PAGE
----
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COMMISSIONING (VIRTUAL) COUNCILS – ARE THEY THE WAY FORWARD?
Southampton City Council has recently announced that they are considering becoming a “commissioning council” but what does this mean?
A commissioning council tries to ensure there is flexibility for cultural change whilst guaranteeing a healthy public sector into the future and maintaining efficiency.
The general public are usually unconcerned about who provides their services as long as they are high quality, consistent and delivered in an efficient and effective manner. It is no longer necessary for existing councils to provide the services themselves and they should look to see whether it would be beneficial to outsource some services to the private sector. In certain circumstances outsourcing will not be the correct way forward but councils should consider the private, public and third sectors to see which can provide each of the services they require at best value for their constituents.
Southampton City Council’s decision to involve outsourcing firm Capita in discussions about becoming a commissioning council by 2015 have been criticised by Unite the Union as they believe this will have a significant effect on the services that are provided as well as the employment conditions and pensions of existing council workers.
The Council leader, Councillor Royston Smith, denies that working with private companies such as Capita would lead to residents receiving “an inferior standard of service”. He believes that by working with companies such as Capita they can provide an even better service to residents whilst finding the necessary savings required in these difficult times.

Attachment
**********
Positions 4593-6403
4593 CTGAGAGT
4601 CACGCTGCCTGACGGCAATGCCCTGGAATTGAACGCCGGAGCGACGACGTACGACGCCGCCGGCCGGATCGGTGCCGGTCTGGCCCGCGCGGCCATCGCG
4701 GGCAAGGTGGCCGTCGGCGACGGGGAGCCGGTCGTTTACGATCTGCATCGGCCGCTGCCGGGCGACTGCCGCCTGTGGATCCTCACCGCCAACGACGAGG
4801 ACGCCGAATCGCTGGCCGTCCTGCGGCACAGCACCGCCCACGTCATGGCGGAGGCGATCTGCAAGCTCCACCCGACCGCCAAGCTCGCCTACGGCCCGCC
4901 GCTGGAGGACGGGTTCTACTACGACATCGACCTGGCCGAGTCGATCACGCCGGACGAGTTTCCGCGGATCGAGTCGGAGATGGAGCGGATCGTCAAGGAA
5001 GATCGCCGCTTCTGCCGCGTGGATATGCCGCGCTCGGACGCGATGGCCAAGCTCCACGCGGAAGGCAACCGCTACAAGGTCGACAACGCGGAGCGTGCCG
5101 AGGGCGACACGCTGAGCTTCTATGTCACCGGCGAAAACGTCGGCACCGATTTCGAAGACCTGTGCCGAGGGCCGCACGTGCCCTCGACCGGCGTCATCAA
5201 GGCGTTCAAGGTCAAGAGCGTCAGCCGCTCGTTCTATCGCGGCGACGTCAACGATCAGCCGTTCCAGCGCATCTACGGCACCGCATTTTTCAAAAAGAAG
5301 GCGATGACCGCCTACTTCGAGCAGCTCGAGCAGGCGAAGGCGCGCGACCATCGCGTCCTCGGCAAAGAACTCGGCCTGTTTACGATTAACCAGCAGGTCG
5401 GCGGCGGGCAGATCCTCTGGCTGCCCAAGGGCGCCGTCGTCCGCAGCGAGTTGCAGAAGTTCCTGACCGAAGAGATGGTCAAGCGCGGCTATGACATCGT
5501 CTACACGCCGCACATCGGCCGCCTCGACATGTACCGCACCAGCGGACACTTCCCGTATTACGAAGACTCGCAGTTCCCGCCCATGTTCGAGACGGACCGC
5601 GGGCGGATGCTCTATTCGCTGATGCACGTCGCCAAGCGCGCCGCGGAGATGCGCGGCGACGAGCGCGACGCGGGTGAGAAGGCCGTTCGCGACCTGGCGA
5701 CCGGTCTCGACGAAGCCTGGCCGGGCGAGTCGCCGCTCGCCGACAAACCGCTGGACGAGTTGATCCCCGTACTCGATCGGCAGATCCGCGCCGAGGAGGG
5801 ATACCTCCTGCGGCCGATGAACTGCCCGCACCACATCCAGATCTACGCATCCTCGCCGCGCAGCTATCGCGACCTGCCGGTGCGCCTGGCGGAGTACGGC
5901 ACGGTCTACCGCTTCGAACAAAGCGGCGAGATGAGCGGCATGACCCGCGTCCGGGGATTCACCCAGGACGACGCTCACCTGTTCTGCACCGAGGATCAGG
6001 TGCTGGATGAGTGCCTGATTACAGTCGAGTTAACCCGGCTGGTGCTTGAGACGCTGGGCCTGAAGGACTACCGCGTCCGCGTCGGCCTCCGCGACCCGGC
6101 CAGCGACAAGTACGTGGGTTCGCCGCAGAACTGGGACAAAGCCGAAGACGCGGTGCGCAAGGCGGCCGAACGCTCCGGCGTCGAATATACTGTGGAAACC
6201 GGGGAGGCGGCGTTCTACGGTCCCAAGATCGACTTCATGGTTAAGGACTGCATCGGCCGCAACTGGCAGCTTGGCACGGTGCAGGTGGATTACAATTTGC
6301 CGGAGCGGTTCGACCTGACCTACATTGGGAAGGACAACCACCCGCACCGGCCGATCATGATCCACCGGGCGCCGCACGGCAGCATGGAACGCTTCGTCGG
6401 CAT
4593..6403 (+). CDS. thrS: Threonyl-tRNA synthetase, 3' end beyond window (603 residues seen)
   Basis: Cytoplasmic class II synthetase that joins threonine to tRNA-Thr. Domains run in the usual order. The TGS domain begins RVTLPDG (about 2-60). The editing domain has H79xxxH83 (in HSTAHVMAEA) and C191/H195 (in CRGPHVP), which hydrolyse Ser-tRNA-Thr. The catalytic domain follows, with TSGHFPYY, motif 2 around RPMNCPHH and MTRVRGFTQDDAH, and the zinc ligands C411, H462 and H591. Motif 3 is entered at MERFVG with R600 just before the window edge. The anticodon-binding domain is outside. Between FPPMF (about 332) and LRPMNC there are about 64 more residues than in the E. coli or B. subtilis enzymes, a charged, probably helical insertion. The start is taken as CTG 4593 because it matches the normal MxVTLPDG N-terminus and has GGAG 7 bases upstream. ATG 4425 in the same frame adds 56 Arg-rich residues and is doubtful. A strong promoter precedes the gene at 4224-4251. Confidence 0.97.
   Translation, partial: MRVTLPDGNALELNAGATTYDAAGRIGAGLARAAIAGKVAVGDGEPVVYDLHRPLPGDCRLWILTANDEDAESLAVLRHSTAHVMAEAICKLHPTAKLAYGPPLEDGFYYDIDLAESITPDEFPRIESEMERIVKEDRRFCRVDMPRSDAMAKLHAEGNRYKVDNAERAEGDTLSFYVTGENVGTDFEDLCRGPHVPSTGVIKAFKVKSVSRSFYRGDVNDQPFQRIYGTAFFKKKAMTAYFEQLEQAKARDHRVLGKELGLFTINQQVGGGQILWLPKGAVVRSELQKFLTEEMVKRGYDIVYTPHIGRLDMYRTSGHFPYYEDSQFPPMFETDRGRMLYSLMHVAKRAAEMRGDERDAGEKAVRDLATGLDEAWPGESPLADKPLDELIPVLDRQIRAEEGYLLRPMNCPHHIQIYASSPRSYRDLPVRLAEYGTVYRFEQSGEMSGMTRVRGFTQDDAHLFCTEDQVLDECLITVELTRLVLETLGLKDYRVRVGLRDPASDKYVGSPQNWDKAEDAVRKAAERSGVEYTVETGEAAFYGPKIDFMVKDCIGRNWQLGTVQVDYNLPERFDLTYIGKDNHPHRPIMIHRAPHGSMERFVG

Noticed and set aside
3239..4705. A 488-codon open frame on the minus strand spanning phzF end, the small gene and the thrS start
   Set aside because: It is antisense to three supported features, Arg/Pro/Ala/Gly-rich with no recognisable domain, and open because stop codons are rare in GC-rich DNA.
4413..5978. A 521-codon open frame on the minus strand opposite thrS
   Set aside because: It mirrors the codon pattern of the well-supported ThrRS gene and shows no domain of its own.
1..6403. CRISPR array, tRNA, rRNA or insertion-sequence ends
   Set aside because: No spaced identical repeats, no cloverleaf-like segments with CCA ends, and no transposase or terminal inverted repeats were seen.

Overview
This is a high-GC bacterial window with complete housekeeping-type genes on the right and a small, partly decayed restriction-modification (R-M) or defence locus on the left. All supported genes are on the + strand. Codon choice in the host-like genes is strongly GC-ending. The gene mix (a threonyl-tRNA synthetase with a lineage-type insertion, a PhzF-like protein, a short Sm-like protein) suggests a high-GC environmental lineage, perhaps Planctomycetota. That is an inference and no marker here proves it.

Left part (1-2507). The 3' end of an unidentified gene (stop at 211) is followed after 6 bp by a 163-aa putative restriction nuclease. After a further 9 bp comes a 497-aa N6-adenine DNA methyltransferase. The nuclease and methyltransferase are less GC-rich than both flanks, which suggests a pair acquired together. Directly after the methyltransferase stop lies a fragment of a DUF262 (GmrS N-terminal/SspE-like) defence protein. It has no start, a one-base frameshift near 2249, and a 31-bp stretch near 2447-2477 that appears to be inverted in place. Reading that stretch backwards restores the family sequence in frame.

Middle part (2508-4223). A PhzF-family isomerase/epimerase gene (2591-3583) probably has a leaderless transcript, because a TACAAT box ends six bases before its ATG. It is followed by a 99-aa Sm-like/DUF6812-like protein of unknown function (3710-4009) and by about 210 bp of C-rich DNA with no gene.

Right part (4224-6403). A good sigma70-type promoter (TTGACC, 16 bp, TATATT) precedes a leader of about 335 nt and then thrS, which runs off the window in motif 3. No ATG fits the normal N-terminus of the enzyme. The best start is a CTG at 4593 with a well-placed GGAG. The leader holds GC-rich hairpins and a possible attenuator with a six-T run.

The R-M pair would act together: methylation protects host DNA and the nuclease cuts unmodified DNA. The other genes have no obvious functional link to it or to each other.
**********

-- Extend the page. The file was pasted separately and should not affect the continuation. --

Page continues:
As with all debates about the benefits of the public and private services there are good and bad points made by each side. The unions should embrace the prospect of working with the private sector, which will in many circumstances improve their members’ conditions and prospects. The council should also recognise the important part that their existing staff play in the services that are provided and not automatically assume that private sector companies can perform the work better than their existing staff.
In the legal sector, for example, it would be foolhardy to completely do away with a legal department, as a number of the areas which local government have to deal with are best left in-house. There are, however, numerous areas of law where the use of external firms such as Nockolds LLP can be of significant benefit to the councils. For example, outsourcing employment law issues can help ensure that the relations between the council and the union (which often break down when these are dealt with in-house) remain convivial.
Each council must decide how best to run the services they provide to the public but outsourcing some services whilst keeping others in house may (in the long run) be the best solution.
The position relating to pleural plaques in England and Wales rests with the Rothwell v Chemical and Insulating Co decision in 2007. The Defendants in that case successfully argued that it was unreasonable for pleural plaque sufferers to be compensated as they had suffered no physical harm. The Scottish Parliament decision was a public policy decision as they believed that people who had unlawfully been exposed to asbestos (and therefore are living with the risk of developing a terrible asbestos related disease) should be compensated.